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Some musicians consider the stage a bully pulpit for pounding ideas into people's minds. Pearl Jam and Rage Against the Machine are two groups who've often used their stage time to rail against the evils of capitalism and the corporate structure -- while reaping the benefits of both. But, while Cheryl Wheeler is a politically minded artist with plenty of her own opinions, the last thing she'll do is inflict her politics on an audience. When you're a performer on a stage, says the folk-leaning singer-songwriter, "It's your job to entertain. You're not there to give them a heavy dose of your political views. It's about them -- not you." That said, such rules don't apply during a phone interview from a Texas hotel room, where she's more than happy to share her political thoughts -- including those involving the new guy who will be holing up at 1600 Pennsylvania Avenue.
"If we have gone so far as to elect 'that man' as president," she says, refusing to even speak George W. Bush's name, "we deserve whatever the hell we get. And I think we're going to regret it."
Such sentiments won't win her any fans at Bubbaya's new address, but they might endear her even more to her own audience -- an increasingly broad group that's been drawn by her wit, humor and talent. Over the past few years, Wheeler has become one of the nation's better singer-songwriters by crafting a catalogue of songs as impassioned and to-the-point as her commentaries. As a singer, Wheeler possesses a voice of lead-crystal clarity, a hard-but-fragile timbre that sparkles -- and cuts -- like shattered glass. It's a fitting instrument for her poignant, detail-rich tunes -- smart songs that deliver honest views on adult issues. Pair those assets with a stage banter as sharp as a new Ginsu knife and a funny bone as big as her heart, and Wheeler makes for a compelling solo act.
While Wheeler's name might not be familiar to much of America, many of her songs are. A veteran of the Washington, D.C., folk scene of the late '70s, she released her first recording, Newport Songs, in 1983, with the help of fellow songwriter Jonathan Edwards. In 1986 she released Cheryl Wheeler, and two songs from that collection, "Aces" and "Addicted," became hits for Suzy Bogus and Dan Seals, respectively. The Seals cut reached number one on the country charts in 1987. In 1990 she released Circles & Arrowson Capitol Records, but she was dropped shortly after the disc's release, following the departure of the label allies who had initially signed her. In 1993 Wheeler released Driving Home(on Philo Records, a Rounder imprint); Mrs. Pinocchi's Guitar followed in 1995. Both recordings offer ample evidence of Wheeler's impressive skill in the form of wistful love songs, sweet character sketches and bittersweet snapshots of life and culture gone awry in America. Along the way, more artists recognized her merits, and her songs appeared on discs from Bette Midler and Maura O'Connell. In 1999, Wheeler released her third collection of Philo material, Sylvia Hotel. The disc features the song "If It Were Up to Me," which became a popular cut in the United States -- and Colorado in particular -- for its subject: school shootings.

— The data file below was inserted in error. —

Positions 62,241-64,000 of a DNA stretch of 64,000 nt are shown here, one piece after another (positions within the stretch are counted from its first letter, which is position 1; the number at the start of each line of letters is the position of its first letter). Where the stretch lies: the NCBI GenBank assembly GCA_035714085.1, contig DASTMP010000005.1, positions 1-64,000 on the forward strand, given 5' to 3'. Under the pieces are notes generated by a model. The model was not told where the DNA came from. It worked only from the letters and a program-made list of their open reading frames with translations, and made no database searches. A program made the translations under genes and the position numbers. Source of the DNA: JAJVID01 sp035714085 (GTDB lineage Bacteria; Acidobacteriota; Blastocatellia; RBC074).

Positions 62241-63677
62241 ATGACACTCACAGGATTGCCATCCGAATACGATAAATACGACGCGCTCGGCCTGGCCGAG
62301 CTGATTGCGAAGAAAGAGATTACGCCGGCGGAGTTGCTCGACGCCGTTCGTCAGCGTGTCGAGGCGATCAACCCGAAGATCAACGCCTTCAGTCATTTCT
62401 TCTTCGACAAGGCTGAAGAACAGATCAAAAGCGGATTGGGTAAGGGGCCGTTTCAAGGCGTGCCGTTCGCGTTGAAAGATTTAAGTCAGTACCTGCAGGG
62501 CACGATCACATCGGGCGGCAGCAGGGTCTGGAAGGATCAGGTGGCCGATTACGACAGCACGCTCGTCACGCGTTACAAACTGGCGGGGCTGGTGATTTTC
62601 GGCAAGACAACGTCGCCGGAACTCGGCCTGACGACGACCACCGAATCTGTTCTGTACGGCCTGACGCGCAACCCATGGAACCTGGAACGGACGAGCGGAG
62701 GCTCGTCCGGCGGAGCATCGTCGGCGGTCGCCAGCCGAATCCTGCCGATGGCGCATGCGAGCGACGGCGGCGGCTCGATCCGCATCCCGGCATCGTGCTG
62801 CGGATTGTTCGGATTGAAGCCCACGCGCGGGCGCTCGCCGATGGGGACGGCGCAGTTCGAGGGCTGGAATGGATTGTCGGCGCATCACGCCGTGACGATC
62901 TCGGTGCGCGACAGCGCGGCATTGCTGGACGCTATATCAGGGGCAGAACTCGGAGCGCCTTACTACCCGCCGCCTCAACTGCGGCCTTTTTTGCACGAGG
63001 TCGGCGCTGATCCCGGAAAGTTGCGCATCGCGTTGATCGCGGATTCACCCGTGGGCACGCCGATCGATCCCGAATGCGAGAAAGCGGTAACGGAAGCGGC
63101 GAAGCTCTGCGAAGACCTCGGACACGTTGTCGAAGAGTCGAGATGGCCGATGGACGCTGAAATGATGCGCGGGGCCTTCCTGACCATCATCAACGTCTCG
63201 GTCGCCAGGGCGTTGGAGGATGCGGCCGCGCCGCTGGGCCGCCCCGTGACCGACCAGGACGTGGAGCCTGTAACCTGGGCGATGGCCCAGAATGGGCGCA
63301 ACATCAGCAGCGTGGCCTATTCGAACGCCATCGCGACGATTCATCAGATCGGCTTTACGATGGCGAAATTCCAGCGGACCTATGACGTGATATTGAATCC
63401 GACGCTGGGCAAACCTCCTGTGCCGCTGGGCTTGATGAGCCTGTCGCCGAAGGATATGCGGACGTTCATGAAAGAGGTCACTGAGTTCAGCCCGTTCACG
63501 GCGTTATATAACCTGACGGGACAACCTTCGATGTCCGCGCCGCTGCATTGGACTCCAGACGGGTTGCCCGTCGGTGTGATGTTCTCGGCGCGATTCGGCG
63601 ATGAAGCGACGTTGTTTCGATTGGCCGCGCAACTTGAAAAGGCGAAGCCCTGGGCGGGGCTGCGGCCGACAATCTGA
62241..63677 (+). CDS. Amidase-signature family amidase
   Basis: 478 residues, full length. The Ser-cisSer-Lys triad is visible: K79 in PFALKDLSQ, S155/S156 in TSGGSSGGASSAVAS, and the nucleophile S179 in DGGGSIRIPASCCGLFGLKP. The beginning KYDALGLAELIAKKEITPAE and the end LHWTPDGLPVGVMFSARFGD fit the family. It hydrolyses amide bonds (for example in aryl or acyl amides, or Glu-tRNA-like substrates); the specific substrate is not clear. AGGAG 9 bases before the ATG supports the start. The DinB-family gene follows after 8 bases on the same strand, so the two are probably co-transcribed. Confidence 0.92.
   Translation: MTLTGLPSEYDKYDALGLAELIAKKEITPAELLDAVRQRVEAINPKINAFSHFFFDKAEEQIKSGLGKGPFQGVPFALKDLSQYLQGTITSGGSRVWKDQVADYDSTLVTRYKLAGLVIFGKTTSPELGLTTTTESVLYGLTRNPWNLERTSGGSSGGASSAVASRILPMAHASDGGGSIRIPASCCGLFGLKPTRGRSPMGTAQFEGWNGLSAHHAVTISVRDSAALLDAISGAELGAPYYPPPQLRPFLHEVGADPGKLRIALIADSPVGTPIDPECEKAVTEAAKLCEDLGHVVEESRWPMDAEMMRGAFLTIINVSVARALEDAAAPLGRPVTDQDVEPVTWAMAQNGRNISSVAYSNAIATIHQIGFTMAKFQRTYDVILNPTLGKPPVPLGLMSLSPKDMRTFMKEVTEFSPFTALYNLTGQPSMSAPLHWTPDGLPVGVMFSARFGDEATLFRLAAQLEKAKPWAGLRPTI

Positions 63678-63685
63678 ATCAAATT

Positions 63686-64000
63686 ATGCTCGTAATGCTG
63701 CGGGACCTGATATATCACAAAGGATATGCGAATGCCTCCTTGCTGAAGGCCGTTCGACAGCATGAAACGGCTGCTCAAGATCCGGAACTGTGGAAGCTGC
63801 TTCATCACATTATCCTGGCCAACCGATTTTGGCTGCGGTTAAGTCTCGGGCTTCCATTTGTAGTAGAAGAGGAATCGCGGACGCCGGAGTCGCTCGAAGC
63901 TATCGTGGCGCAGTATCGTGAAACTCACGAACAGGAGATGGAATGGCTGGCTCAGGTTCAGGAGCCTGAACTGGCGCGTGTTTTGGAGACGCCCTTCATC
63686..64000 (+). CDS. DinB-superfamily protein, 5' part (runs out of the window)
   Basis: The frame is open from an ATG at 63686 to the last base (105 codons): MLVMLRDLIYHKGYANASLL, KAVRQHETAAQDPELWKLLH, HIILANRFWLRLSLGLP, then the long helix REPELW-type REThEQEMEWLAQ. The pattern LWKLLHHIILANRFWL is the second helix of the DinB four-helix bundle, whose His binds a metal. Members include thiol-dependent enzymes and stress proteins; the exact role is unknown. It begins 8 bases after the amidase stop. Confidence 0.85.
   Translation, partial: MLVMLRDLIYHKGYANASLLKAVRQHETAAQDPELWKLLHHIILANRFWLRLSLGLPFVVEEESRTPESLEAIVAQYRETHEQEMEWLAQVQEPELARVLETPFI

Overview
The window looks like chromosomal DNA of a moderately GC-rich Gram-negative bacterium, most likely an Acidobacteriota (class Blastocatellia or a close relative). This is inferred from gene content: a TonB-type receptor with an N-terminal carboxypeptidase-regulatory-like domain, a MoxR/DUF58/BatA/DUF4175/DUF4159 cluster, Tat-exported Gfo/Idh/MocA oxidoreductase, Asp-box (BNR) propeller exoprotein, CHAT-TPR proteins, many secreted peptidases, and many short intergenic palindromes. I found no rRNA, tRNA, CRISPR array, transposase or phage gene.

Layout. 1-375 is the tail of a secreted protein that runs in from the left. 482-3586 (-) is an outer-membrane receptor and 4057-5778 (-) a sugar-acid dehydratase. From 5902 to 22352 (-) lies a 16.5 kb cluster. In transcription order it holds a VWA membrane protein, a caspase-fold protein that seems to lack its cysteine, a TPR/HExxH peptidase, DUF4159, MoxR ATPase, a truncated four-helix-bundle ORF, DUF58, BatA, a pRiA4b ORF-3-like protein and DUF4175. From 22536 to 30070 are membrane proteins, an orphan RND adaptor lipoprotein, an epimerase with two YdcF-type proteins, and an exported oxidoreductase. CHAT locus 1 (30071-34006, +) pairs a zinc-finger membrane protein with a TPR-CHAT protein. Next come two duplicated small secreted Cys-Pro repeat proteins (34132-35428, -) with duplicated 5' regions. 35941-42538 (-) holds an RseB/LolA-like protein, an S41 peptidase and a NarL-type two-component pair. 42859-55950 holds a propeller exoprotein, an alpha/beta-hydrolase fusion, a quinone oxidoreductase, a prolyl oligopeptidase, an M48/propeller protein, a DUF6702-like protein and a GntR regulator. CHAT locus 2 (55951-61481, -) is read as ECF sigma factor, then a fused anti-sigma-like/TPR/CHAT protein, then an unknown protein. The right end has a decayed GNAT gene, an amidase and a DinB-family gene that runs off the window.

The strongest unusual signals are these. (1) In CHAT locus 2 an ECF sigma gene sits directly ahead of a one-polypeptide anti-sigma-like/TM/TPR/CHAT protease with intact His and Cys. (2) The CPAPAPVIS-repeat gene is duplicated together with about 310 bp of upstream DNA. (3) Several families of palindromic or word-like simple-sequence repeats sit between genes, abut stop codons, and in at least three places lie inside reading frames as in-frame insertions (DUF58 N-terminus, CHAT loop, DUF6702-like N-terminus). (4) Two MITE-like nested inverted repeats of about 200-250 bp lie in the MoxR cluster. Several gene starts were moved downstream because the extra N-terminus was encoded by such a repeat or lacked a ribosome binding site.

Initially written in response to the schoolyard killings in Jonesboro, Arkansas, "If It Were Up to Me" became an anthem of sorts in the aftermath of the Columbine High School shootings nearly two years ago. Wheeler performed the tune in Denver at a gun-control rally during the National Rifle Association's annual meeting shortly after the tragedy, and Rounder donated $5 to the Center to Prevent Handgun Violence each time the tune was played on triple-A radio. The song put Wheeler's name on the minds of a much larger audience: both gun-control proponents and a small number of anti-gun-control people who saw the song as a call to ban guns entirely.
The song's lyrics consist of a list of speculations on the causes of society's ills, "Maybe it's the drugs/Maybe it's the parents...Maybe it's the music/Maybe it's the crack," that ended with a line NRA members found threatening: "If it were up to me/I'd take away all the guns." To those who discovered Wheeler through that song, it might have seemed that she was primarily concerned with protest music and addressing social issues with her art. But that's hardly the case. "My statement song is 'If It Were Up to Me,'" Wheeler says, "and I don't know if people want to hear it or not. But I think most of the folk-music audience is on the same page with me on it. We don't think children should be armed. Children should not have guns, and whatever it takes -- whatever it takes -- to make sure our children aren't shooting each other, that has to be done." Parts of the song later appeared in a medley by Garth Brooks (on his In the Life of Chris Gaines fake-greatest-hits CD) in which he combined the Youngbloods' "Let's Get Together" with lines from Wheeler's tune. He conveniently dropped the song's final line in his version, angering Wheeler fans who felt he'd watered down her original message. (A visitor to Wheeler's Web site, cherylwheeler. com, summed up the move nicely: "If it were up to Garth, he'd take away the point.")